“That is enough,” our commander shouted. Naninsca was by her side. She had gone to call the commander when it was clear her girl was losing. The commander glared at me. “You were here and let this happen? Do you think you are just girls? You are now Ahosi and will act with the necessary dignity. I see you are not fully ready for command. I will be commanding this company tomorrow. We march at dawn but this will be dealt with when we return from battle”. From the corner of my eye, I caught Nanisca gloating.
All the sacrifices completed, we marched out at dawn. Unlike other armies that made noise and chanted as they moved, Ahosi moved as quietly as a snake on a rock. We simply came out of nowhere and struck when you least expected it. We avoided the main roads and went through the lush forest paths. This was not anything to us; part of our training required us to survive is the dense jungle with nothing but a blade for five days. On the way, we sacked two villages and two farm settlements loyal to the Egbas as revenge for the two villages loyal to us they had sacked six years ago. We took no captives and made sure no one escaped. I proved myself in those battles, increasing my body count to ten. We
camped in one of the farms on the first night. Around the campfires, veteran Ahosi shared war stories with the younger women. Our commander was telling us about the legend of Agontime.
“As the battle raged,” she said, “we ran out of bullets first. Then many began to fall. Agontime killed so many Egba that day that her blade became dull with the blood it had caused to flow. The Egba thought she was done for.” She paused for effect. “Then she began to bite off their necks with only her teeth!”
We all shrieked and cheered. The drink so generously supplied by our king flowed. That night, after everyone else was asleep, Nawi and I lay awake, staring at the stars.
“You know the real end of Agontime’s story?” she asked.
“Of course. She eventually fell in the battle after killing a hundred men. The Egbas have not come back near Abomey since that time because of her valour.”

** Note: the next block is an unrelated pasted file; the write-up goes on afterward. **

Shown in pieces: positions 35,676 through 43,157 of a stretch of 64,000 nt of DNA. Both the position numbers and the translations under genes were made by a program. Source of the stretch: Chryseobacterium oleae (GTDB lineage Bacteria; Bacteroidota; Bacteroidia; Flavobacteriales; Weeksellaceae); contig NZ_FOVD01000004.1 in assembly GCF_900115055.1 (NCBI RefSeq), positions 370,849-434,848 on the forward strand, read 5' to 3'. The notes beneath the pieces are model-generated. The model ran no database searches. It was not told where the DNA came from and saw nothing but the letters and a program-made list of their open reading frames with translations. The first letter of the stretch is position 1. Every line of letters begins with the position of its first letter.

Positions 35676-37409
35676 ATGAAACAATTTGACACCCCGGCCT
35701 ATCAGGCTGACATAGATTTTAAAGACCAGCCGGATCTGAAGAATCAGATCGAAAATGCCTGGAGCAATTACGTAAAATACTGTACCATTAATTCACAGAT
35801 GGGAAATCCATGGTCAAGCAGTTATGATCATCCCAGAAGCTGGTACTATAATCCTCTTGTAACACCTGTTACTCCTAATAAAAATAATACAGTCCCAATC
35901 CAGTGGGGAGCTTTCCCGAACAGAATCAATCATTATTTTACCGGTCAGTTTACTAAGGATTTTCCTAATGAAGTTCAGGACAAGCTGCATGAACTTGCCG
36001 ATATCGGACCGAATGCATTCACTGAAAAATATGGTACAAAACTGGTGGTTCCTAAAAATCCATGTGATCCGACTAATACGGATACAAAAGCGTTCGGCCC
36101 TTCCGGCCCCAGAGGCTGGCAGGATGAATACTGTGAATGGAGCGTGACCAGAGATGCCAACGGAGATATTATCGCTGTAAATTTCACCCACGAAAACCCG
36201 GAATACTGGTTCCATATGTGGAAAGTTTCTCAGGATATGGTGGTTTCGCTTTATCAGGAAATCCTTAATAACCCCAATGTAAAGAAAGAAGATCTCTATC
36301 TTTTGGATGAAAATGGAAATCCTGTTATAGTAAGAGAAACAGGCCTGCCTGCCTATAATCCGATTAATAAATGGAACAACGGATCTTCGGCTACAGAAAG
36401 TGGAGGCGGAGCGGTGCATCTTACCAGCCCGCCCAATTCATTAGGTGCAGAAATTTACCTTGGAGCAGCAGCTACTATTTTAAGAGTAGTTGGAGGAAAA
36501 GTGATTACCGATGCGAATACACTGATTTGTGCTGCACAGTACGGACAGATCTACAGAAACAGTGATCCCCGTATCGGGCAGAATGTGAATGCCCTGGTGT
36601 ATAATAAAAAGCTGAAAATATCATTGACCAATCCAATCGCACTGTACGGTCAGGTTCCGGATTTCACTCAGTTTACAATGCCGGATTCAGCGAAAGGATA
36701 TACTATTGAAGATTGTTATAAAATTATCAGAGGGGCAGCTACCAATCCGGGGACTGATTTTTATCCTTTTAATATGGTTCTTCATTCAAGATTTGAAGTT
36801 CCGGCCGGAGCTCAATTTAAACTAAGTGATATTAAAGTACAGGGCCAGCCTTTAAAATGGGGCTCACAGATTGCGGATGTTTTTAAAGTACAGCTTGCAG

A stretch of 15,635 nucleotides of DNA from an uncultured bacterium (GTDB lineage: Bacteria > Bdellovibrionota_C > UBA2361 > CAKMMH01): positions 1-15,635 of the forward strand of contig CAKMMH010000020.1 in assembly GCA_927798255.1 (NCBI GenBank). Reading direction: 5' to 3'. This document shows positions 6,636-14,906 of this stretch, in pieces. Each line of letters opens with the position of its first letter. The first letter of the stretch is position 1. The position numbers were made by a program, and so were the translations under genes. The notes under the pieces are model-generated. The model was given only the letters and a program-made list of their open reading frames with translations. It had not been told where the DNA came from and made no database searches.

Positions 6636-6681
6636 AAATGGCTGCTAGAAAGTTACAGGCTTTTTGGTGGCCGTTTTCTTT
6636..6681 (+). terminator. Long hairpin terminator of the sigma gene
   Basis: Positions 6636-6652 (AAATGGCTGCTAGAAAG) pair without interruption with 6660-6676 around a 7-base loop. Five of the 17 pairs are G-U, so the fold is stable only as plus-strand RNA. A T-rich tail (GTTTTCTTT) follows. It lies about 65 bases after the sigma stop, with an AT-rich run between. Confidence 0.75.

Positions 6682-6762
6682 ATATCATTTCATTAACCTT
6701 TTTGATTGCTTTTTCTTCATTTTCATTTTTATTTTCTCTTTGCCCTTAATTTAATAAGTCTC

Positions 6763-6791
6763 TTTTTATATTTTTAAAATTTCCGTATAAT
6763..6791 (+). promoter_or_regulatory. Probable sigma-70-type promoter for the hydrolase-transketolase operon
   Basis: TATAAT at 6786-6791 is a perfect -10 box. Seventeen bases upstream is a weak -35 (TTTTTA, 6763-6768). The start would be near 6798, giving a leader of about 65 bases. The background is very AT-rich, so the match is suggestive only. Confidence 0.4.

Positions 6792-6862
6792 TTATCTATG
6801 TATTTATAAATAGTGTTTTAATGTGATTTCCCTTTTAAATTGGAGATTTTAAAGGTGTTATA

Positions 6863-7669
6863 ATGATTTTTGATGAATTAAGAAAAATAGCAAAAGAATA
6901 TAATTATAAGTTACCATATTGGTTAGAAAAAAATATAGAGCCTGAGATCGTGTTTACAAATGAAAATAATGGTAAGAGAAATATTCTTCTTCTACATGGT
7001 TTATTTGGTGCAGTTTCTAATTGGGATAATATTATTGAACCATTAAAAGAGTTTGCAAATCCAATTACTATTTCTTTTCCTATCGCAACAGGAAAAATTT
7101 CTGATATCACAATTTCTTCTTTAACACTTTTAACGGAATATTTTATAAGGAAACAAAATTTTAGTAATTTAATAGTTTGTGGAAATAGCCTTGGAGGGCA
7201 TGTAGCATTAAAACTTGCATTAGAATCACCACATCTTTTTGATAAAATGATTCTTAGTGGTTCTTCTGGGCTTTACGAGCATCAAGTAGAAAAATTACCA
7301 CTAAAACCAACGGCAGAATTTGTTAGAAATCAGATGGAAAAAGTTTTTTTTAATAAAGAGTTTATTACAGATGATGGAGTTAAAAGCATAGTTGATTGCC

“That is what they told us. But do you want to know what really happened?” she said in her usual solemn manner.
“You have come again Nawi. Okay tell me, what really happened?”
“She was captured by the Egba. I have heard she now lives as the slave wife of an Egba chief.”
“Never! Which man can tame such a powerful Ahosi?” I asked louder than I meant to. Someone stirred close to us and Nawi hushed me.
“If I am ever captured, I will not become my mother. I will be no man’s slave wife,” Nawi said with finality. Another person would have called her a coward
for voicing the possibility of defeat but I was wiser. She turned and fell asleep without bidding me goodnight.
As the light faded on the second day of our march, Abeokuta appeared on the horizon. By midnight, we stood before the acacia filled moat that formed the city’s first line of defence. The walls rose far higher than the walls of Abomey and a great rock rose in the background, a shadow darker than the rest of the shadows that made up the moonlit night. It was a big city, bigger than I had imagined a city could be. None of these would be a problem for us. More people simply meant more heads and more captives. Taking such a great city would cause great songs to be written about us.
The Egbas were clearly expecting us. All the farms we had passed were empty of people, livestock and even produce. They meant to starve us while they cowered behind their walls, the cowardly Egba. I looked around my own company. I couldn’t see far even with the moonlight but I saw that Nanisca and Nawi, easily recognizable with their commander cowrie adorned caps similar to the one I had on. They were as ready as I was with their rifles already in hand, poised like a snake ready to deliver deadly venom into unsuspecting prey. Just two nights ago, we were having a petty quarrel. Now, we were about to take a city no one had ever taken before, the city under a rock. Seh Dong’s command pierced the darkness and the war drums echoed it. We stormed the wall.